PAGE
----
Four Myths About Hydration That Refuse To Die

As Derek Zoolander wisely put it, wetness is the essence of life. Whether you like drinking water or not, it accounts for about 60% of your body weight, and plays a pretty darn important role in making sure your body functions normally. But statistics aside, there are a couple of myths about hydration that refuse to die.

Source: Four Myths About Hydration That Refuse To Die

You can read about my experience looking into myth #1.  I have never attempted to drink that much water since.

The blurb about myth #3 does not mention skim milk or chocolate milk as a recovery drink.   Providing you’re not lactose intolerant or have ideological issues with drinking cows milk, it’s hydrating, provides carbs and protein, and a good source of calcium and vitamin D (necessary for processing calcium).

There is also an argument that diuretics (coffee, pop/soda) can be beneficial because they will encourage you to drink more when most aren’t motivated to drink more water.  They can be more enjoyable than water – certainly understandable in places where filtration can’t do enough for water.  Hard water tastes horrible…

Sports Massage Doesn’t Flush Toxins, but May Help You Recover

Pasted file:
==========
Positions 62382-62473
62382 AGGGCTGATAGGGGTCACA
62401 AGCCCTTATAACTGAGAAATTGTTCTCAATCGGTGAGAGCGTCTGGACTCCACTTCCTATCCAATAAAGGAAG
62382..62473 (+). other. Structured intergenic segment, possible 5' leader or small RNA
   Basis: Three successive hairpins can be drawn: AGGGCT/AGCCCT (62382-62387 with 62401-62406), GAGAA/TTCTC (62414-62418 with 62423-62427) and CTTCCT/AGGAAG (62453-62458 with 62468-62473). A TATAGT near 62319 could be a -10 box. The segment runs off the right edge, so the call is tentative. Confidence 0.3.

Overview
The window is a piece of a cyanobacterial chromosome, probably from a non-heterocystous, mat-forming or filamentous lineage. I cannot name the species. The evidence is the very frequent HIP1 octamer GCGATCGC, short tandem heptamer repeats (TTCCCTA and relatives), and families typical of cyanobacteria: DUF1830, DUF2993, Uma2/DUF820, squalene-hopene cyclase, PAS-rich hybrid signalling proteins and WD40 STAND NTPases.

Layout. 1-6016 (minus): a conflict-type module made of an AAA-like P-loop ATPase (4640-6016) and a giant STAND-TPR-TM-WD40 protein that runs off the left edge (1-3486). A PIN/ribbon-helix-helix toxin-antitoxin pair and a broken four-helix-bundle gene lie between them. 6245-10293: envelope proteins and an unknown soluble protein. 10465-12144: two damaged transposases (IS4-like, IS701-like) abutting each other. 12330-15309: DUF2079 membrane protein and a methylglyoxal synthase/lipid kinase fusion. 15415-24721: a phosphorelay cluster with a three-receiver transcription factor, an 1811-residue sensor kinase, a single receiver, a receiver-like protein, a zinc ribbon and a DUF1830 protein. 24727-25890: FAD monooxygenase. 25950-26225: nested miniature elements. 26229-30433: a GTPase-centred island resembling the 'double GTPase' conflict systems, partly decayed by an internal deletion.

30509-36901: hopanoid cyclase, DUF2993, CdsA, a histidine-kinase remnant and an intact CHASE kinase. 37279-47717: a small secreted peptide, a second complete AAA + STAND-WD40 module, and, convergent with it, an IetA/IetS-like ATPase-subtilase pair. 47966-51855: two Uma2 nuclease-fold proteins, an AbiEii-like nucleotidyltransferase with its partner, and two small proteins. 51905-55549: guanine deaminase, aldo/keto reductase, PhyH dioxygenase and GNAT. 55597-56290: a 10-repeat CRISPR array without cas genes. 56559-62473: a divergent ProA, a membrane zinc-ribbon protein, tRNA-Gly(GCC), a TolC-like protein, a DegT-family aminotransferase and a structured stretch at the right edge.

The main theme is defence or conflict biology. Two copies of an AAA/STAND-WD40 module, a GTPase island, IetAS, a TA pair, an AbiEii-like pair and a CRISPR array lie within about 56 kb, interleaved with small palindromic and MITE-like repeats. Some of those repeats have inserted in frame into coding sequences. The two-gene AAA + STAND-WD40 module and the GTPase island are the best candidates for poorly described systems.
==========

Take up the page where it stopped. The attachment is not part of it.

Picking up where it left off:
There is good reason massage therapists are part of an elite runner’s entourage. And why the lines for a postrace massage seemingly extend for miles. A rubdown—even a deep, intense one—feels great. Runners report that massages help lessen muscle tension and improve range of motion, while also making them feel relaxed and rewarded for their hard efforts.

Yet despite massage’s popularity and positive reputation, there’s been little scientific evidence to support why athletes feel so good when they hop off the table. “It can be hard to merge basic science with alternative medicine,” says Justin Crane, Ph.D., a McMaster University researcher who conducted some of the first objective studies on massage in 2012. Practitioners say massage relieves muscle soreness, promotes circulation, flushes toxins and lactic acid from the body, and eases joint strain—claims supported by centuries of anecdotal evidence from China, Sweden, and around the globe. But science hadn’t confirmed just what massage actually achieves—until now. Recent research has sorted out what’s true and what’s not.

Source: The Pros and Cons of Massages for Runners

Massage do not flush lactic acid, or other “toxins” from your muscles. Lactic acid is produced during exercise, and though you might associate it with a burning feeling during hard work – it’s not a problem, isn’t responsible for next-day soreness, and doesn’t need help to be removed from the muscles.  Plenty of studies show that massage has no effect on blood flow to the muscles.

Massage does help to relax muscles, though, which can help to relieve tight muscles. The same action can break up adhesions, a type of scar tissue that sometimes forms in muscle.  Massage promotes recovery.